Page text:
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Thus, is it not extremely probable, that there were two or more persons named John Shakspeare, living al Stratford, or in its immediate vicinity? On this questionable point, however, we must forbear to dilato at present, though it is certainly entitled to particular investigation, in a more extended memoir than can be admitted into this work.
WILLIAM SHAKSPEARE, the pride of England and of nature, first drew breath in the town of Stratfordupon-Avon, in the county of Warwick, on the 23rd day of April, 1564. His juvenile habits and early associations are unknown; but it appears evident from bis writings, that he did not receive a very liberal, or as it is commonly called, “learned education.” Rowe states, that he was “ for some time at a free-school, where it is probable he acquired what Latin he was master of; but that the narrowness of his circumstances, and the want of his assistance at home, forced his father to withdraw him from thence, and unhappily prevented his further proficiency in that language.” On this statement Malone remarks, in a note, “I believe that on leaving school, Shakspeare was placed in the office of some country attorney, or the seneschal of some manor courl.” The principal reason which this Jaborious commentator urges for his opinion, is the appearance of legal “ technical skill” which is manifested in our poet's plays. But whatever doubts there may be as to his employment on leaving school, it is certain that he early entered into the matrimonial condition, for an entry in the Stratford register mentions, that “Susanna, daughter of William Shakspeare, was baptised May 26, 1583,” when he was only nineteen years of age. His wife was Anne Hathaway, who is said to have been the “daughter of a substantial yeoman, then residing at the village of Sholtery,” which is distant about a mile from the town of Stralford. This lady, as may be inferred from the inscription (quoted in the sequel) on her tombstone in the church, was eight years older than her husband, to whom she brought three children, Şusanna, Judith, and Hamnet: the two last were twins, and were baptized February 2, 1584-5.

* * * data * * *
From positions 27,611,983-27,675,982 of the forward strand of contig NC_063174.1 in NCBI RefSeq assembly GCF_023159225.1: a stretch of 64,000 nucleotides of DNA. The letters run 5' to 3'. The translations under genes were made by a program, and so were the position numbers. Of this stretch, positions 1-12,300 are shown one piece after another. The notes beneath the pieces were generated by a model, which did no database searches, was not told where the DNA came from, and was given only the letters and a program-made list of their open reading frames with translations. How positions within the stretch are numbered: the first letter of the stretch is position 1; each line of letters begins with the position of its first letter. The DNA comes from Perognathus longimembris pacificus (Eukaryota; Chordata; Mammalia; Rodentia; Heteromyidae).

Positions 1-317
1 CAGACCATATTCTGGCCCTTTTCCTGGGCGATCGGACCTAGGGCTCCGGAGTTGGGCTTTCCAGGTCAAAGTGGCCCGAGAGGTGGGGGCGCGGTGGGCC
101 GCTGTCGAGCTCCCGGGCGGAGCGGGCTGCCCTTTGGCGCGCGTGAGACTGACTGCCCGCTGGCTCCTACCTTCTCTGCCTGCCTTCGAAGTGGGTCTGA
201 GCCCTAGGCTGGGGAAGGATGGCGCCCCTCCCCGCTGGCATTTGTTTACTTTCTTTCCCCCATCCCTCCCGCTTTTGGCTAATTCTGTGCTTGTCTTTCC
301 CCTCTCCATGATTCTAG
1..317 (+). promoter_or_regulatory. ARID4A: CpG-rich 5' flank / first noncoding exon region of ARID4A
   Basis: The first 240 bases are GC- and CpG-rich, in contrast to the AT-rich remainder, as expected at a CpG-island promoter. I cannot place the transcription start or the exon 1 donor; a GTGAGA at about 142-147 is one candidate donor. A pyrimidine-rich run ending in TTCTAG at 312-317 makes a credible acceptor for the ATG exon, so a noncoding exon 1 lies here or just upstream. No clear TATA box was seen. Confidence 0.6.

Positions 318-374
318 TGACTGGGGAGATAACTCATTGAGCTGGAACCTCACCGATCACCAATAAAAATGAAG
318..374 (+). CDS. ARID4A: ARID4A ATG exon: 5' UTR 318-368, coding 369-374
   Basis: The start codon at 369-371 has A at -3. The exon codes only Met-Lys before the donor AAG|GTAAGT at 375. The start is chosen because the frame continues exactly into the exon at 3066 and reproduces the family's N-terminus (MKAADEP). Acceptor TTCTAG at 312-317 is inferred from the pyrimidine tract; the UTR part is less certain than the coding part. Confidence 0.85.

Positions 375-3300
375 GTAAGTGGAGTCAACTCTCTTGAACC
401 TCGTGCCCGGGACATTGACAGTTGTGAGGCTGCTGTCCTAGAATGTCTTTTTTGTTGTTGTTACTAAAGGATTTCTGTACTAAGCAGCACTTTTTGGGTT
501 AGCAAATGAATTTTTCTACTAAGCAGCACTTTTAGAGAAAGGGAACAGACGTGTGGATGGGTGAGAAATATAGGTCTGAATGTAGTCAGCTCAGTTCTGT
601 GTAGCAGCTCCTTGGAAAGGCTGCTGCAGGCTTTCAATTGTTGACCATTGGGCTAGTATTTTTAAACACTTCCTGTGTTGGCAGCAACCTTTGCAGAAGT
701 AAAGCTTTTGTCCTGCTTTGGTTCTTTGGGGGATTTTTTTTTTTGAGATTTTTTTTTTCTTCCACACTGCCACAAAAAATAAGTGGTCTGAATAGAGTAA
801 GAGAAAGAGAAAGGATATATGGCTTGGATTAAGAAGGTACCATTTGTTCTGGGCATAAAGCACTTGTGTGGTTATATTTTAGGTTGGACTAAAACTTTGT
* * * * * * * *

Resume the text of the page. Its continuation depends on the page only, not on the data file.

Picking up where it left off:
Concerning the domestic economy of Shakspeare after his marriage, and tbe means by which he maintained his family, neither tradition nor record furnisb the most distant hint. Nor is the date of his leaving Stratford better ascertained; but it is conjectured, with much plausibility, that it did not take place till after the birth of his twin children. As to the cause of his flight to the metropolis, the common story is, that being detected in robbing the deer park of Sir Thomas Lucy of Charlecote, that gentleman, who was one of the county magistrates, prosecuted him with so much rigour, that he found it necessary to escape out of the boundaries of his influence and jurisdiction. Sir Thomas's spirit of justice, or, as some call it, revenge, is said, on this occasion, to have been stimulated by a ballad written by Shakspeare, of which the following stanza was communicated to Steevens by Mr. Oldys, Norroy King at Arms:
“A parliemente member, a justice of peace,
He thinks himself greate,
Yet an asse in his state
Sing lowsie Lucie, whatever befall it.” These lines, if really from the pen of Shakspeare, are not calculated to impress his admirers with a favourable idea of his early powers of composition; nor, if the circumstances which are said to bave occasioned them be true, can any one regard them otherwise than as the effusion of a sarcastic heart, and of a mind insensible to moral propriety. As our bard, however, both in his writings and in his subsequent life, exemplifies a very opposite character, we are inclined to regard the whole story as fictitious, and to ascribe bis removal to London either to natural inclination or to family disagreement, perhaps estrangement from his wife. This notion derives some probability from the neglect of her manifested in his will, and the fact of his not cohabiting with her, or at least having any children by her, after 1584. It'is curious also, that an eutry